German companies do not want to miss India bus

Despite problems of a dismal infrastructure and a lethargic bureaucracy, India still exudes a lot of appeal to German industry which is guided by the imperative of not putting all its eggs in the China basket.

India's huge market, with a prosperous middle class of cash-rich 350 to 400 million, is a major attraction for German companies which, according to the Frankfurt-based Association of German Machinery and Industrial Plants, do not want to "miss the bus".

China, many German experts point out, is still ruled by a communist regime which does not allow the free flow of information and transparency which are indispensable to conducting business. The latest case of Google threatening to pull out of China illustrates the problem.

India's two-way trade with Germany may appear tiny compared to China's huge trade volume, but the Hamburg- based Asia Pacific Business Council points out that there is still a lot  of potential to be tapped in India-Germany trade.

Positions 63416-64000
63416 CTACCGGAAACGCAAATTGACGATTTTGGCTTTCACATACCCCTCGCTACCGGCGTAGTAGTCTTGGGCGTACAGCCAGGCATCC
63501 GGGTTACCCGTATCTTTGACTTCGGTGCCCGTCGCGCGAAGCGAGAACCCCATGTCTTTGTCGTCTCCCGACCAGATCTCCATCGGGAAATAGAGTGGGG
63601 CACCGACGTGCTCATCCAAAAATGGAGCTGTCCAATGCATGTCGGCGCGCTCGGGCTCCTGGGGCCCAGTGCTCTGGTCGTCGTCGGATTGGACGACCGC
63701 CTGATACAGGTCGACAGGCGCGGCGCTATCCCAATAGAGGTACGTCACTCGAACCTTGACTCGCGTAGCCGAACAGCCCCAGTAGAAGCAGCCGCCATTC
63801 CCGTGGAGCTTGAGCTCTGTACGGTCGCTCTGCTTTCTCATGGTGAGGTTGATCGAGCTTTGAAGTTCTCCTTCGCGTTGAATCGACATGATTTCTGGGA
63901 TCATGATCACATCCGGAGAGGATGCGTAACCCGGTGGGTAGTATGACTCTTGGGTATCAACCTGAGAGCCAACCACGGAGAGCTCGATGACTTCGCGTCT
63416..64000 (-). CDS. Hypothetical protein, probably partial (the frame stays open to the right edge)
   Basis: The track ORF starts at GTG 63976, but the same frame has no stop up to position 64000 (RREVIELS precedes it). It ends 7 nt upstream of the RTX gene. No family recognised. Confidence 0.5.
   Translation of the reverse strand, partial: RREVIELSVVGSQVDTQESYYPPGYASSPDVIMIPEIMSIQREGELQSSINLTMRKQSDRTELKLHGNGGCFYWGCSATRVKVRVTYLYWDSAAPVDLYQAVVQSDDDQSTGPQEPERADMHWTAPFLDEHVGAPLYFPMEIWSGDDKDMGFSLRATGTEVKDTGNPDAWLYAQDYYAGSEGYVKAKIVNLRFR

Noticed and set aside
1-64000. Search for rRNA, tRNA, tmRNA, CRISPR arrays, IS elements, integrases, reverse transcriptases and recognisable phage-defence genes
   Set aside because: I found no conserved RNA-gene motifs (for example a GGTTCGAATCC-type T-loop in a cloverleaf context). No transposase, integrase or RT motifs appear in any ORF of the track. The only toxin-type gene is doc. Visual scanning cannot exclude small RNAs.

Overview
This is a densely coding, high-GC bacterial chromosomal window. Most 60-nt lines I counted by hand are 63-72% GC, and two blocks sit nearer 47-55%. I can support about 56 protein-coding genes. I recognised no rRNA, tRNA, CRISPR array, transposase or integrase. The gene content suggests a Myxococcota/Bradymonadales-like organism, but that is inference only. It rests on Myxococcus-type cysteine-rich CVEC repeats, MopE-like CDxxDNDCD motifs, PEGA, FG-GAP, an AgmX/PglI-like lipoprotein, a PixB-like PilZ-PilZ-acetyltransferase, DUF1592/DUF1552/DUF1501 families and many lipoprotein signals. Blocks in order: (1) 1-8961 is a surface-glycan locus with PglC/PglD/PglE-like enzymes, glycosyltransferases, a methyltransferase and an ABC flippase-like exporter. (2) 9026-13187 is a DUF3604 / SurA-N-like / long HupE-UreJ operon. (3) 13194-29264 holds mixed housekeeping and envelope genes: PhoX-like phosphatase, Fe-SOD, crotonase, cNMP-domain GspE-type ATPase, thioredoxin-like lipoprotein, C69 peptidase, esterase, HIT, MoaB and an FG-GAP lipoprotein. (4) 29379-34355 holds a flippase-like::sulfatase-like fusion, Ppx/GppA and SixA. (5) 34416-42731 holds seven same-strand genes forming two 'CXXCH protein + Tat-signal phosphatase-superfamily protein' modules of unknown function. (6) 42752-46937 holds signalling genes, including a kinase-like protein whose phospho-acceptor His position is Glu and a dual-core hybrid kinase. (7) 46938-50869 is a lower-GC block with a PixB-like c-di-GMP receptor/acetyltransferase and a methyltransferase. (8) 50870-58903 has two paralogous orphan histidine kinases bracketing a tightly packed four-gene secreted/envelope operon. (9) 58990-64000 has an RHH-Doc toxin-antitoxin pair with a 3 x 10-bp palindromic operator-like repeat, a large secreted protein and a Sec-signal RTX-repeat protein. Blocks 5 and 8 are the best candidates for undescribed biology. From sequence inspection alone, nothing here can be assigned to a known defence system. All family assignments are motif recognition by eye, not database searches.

"Let's not forget that we achieved the goal of doubling our trade from five billion euro to 10 billion euro in 2008, three years ahead of our deadline year. Our bilateral trade amounted to 13.4 billion euro in 2008. Trade will surge further in the years ahead," says Ajit Kumar, the Indian consul general here.
Citing India's "growing weight in the international arena", Kumar said the president's visit underscores the significance Germany attaches to India as a partner in not only a bilateral but also multilateral context.

Bilateral interaction between India and Germany is poised to intensify in the near future, with visits by several high-powered business and political delegations planned in both countries.

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